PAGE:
The Spice Girls and Westlife can do it – sort of. Why can't Christians deal with comebacks?

Devoted fans all over the world this week found out that the rumours were true, the whispers weren't wicked and their dreams were becoming reality as The Spice Girls announced a comeback tour...well, almost.

Baby, Ginger, Scary and Sporty have come back together to spice up their bank balances, but sadly it will not be a full reunion as Posh has decided this time around it's not for her. Musically the loss is huge. Some raised the first alarms: 'I don't get it, who's going to sing Victoria's bits?' asked comedian David Morgan on Twitter, echoing the concerns of music-lovers worldwide.

ReutersThe Spice Girls (L-R) – Geri Halliwell, Melanie Chisholm, Emma Bunton, Melanie Brown and Victoria Beckham – announced a reunion tour, but Posh won't be taking part.

Theories persist of a long-standing feud within the group (not helped by Mel B's choice of Halloween outfit) but when asked about performing without Posh, Mel C said: 'It is tough because obviously she's a huge part of the band – she still is... we really support each other and the decisions we make. She's really supporting us. That's a big part of our ethos... She's very excited for us.' Following the announcement, Victoria herself confirmed she would not be joining, but wished the others 'love and fun'.

It's not the first incomplete comeback this year. Just a few weeks ago, Westlife announced a reunion tour without Brian McFadden. 'I don't think we feel that anybody is missing here today – and that is not in any bad way, that is just what Westlife is to us,' said Mark Feehily from the band. Two years ago, while appearing on a chat show, Kian Egan said: 'Brian McFadden left the band after four years, so if we were reforming, we won't be reforming with Brian McFadden.' Back in April McFadden himself tweeted that a major offer was on the table for a five-piece Westlife reunion but that 'ego' was stopping it going ahead. He later deleted the tweets.

I guess there's a pretty obvious difference in the two tales. One a band who are having to say goodbye to a member who is choosing not to join in. Another a band not willing to let a member back after they chose to walk away.

A number of years ago I was at a conference with a colleague. We were both speaking and taking part in workshops at the event and during a break we had a chance to go and meet a friend of his for some lunch. The conversation turned to why this particular person wasn't attending the conference and it turned out that he, along with several others, had decided not to go because one of the key speakers was a former clergyman of the denomination who had resigned several years ago and gone to work for another church movement. They articulated that they couldn't understand why they'd invited this person to be a keynote speaker. They were, after all, a dissenter.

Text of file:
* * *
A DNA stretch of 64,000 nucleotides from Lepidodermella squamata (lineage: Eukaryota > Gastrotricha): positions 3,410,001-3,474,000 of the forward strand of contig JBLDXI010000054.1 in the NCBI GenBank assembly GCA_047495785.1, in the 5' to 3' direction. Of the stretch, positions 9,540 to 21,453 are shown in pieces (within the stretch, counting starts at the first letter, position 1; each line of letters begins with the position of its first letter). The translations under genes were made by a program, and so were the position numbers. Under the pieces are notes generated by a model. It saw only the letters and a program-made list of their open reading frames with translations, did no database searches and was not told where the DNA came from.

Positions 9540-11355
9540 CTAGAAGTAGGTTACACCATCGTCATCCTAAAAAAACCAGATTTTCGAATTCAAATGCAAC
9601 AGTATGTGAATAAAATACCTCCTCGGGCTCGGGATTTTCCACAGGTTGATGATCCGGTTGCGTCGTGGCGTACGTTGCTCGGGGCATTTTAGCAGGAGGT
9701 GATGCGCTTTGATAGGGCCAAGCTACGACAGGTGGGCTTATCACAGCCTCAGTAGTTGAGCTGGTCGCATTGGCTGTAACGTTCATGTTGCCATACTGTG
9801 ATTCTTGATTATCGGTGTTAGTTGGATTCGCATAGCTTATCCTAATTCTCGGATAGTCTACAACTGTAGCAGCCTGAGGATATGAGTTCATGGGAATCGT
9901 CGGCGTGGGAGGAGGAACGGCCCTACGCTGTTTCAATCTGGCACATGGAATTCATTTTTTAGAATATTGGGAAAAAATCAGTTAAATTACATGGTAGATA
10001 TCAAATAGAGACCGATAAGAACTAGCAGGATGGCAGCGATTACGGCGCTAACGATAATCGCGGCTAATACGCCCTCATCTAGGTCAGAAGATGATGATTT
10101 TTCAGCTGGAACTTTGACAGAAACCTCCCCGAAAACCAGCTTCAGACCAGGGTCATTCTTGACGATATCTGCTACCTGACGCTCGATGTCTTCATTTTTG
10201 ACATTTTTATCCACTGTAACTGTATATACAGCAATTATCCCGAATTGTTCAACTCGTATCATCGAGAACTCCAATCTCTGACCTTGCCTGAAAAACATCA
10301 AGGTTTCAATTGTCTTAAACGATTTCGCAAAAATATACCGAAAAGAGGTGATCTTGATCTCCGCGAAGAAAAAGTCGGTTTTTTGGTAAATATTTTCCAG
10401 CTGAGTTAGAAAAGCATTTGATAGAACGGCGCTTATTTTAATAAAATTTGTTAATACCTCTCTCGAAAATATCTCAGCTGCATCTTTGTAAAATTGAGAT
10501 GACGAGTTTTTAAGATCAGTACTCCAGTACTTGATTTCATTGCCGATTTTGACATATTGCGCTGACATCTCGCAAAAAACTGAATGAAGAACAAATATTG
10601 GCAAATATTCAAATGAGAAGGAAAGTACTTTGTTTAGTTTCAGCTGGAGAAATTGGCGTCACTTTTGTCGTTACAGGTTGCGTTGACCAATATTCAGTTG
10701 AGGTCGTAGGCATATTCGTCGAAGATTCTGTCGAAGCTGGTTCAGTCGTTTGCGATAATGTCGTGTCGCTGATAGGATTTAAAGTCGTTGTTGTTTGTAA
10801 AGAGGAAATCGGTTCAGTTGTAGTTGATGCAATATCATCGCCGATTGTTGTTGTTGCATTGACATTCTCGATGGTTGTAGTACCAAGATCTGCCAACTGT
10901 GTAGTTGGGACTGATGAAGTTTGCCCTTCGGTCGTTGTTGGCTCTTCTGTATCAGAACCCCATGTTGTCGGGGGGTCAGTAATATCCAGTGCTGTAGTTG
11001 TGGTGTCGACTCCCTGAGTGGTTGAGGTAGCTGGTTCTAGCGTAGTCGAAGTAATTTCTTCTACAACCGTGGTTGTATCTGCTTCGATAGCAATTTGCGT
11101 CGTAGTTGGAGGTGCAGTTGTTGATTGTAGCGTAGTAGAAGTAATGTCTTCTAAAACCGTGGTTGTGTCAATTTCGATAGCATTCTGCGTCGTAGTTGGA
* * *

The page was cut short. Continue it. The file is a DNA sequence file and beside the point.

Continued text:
That word didn't sting me at the time. If I'm brutally honest, I think part of me, in my youthful zeal, possibly agreed. Why should someone who has 'walked away', 'given up', 'joined the other team' be allowed to come back and speak to those of us who have 'lasted the course', 'stuck it out' or 'stayed loyal'? Why should a microphone be given to someone who chose to leave, when others have stayed 'true' and don't get the chance to be heard? Besides, we're doing just fine without them. Life went on, good things happened after they left so we probably didn't need them in the first place.

It didn't sting me at the time, but it does now. I wonder how often I wrote off wisdom because I wasn't willing to let go of someone making a different choice? I wonder how often I circumnavigated a challenge because I couldn't see past someone's 'member' status? I wonder how often I dodged a dissenter when what they were actually pointing towards was divine?

Maybe some doors are too heavy to hold open? Maybe some burnt bridges can't be rebuilt?

Don't get me wrong, sometimes the departure is too divisive and the exit too extreme. Some people seem to want to slam the door, burn the bridge and fling a grenade over their shoulder on the way out. It can take a long time to repair that damage and often there can be a fear of wiring up another microphone when the last thing you heard was so hurtful or hateful.

Sometimes the departure is for the best. You find new harmonies, you realise the person wasn't a right fit for you and you for them. Their absence leaves less of a hole and more of a space that can be filled with joy and a peace no one realised was missing and needed. It can be the right thing.

But I wonder if too often we rush to make that the case when, in fact, all it would take to repair and restore might be as simple as an invitation. Another seat at the table, another stool on the stage, another voice in the song. Because while it seems unlikely that Brian McFadden will be making any guest appearances with his former bandmates, hope still holds on for a Posh surprise at one of The Spice Girls' gigs. And when it comes to getting the band back together, it's a chance not just to relive the past, but to reunite in the present, to redeem what was lost, to restore what was broken, and maybe even receive something new for the future.

Now that could be quite a comeback.

Matt White is a Northern Irish TV producer living in Essex and working in London. Follow him on Twitter @mattgwhite

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